Narrative Recollection in Faulkner’s The Unvanquished
The narrator in William Faulkner’s “The Unvanquished” is an adult looking back on his childhood experiences. This is a powerful technique, because the reader can receive two sets of images through one voice – in this case both the impressions of the young Bayard Sartoris as well as his older (and perhaps wiser) adult self. There are several ways in which the author makes this known, the first being Faulkner’s use of first person, but in the past tense. In the opening scene of the book Bayard and Ringo are playing behind the smokehouse. The past tense of the verbs make it apparent that the action has already been done, (ex.: “…Ringo and I had a living map…”, and “To Ringo and me it lived…”.
Bayard indicates several times that this narrative is a recollection. One ...view middle of the document...
Then later, when Bayard’s grandmother becomes ill Faulkner writes, “I would be sixteen years old before another year was out, yet I sat there in the wagon, crying.” (152).
So how does this narrative strategy affect the representation of southern masculinities? It allows the reader a glimpse of how this particular southern male – Bayard Sartoris – becomes the man that he is. It allows the reader to see this process in action. It visualizes the relationships with other southern men, including and especially his father. It actualizes the disillusionment that can so often shape childhood, but is often easier seen in retrospect that at the time of occurrence. A poignant example of this is in the third chapter when Bayard is questioning the veracity of his elder’s war stories :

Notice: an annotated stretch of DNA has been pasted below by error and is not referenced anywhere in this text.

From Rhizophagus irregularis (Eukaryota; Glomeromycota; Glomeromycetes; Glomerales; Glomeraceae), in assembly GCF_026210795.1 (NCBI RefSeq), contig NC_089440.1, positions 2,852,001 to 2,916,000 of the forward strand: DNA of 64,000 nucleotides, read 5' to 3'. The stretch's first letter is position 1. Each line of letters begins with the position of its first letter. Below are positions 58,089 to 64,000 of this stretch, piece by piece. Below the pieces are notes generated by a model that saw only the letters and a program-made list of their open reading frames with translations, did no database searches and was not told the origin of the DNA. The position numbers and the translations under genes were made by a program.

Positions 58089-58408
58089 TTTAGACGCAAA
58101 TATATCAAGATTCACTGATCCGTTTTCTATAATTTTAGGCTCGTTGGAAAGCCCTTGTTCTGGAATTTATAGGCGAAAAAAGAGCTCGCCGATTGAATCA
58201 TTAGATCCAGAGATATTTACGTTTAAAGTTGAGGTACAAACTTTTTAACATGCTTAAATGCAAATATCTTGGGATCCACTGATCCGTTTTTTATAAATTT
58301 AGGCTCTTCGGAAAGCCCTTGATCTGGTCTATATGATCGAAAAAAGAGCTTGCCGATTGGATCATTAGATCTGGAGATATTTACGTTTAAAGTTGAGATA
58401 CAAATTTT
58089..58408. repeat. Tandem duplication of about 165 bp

…old men had been telling young men and boys about wars
and fighting before they discovered how to write it down:
and what petty precisian to quibble about locations in
space or in chronology, who to care or insist 'Now come
old man, tell the truth: did you see this? were you
really there? (p.94)
These backward glances of Bayard illustrate the loss of that idealistic faith that children often have in the perfection of their elders.
Faulkner's narrator for "Barn Burning" is also a child, but this narrative is not retrospective. The feel of the story is very different in this reguard. The action is taking place as one reads it just as it is happening to the protagonist - who Faulkner only refers to as 'the boy'. There is no sense of an adult perspective. One sees the other characters - the father, the mother and aunt, the sisters - almost as caricatures. The boy, being immature, is completely immersed in his own emotions towards those characters and that is the sense the reader receives about them - the boy's fear, the boy's dim sense of familial pride, the boy's hunger.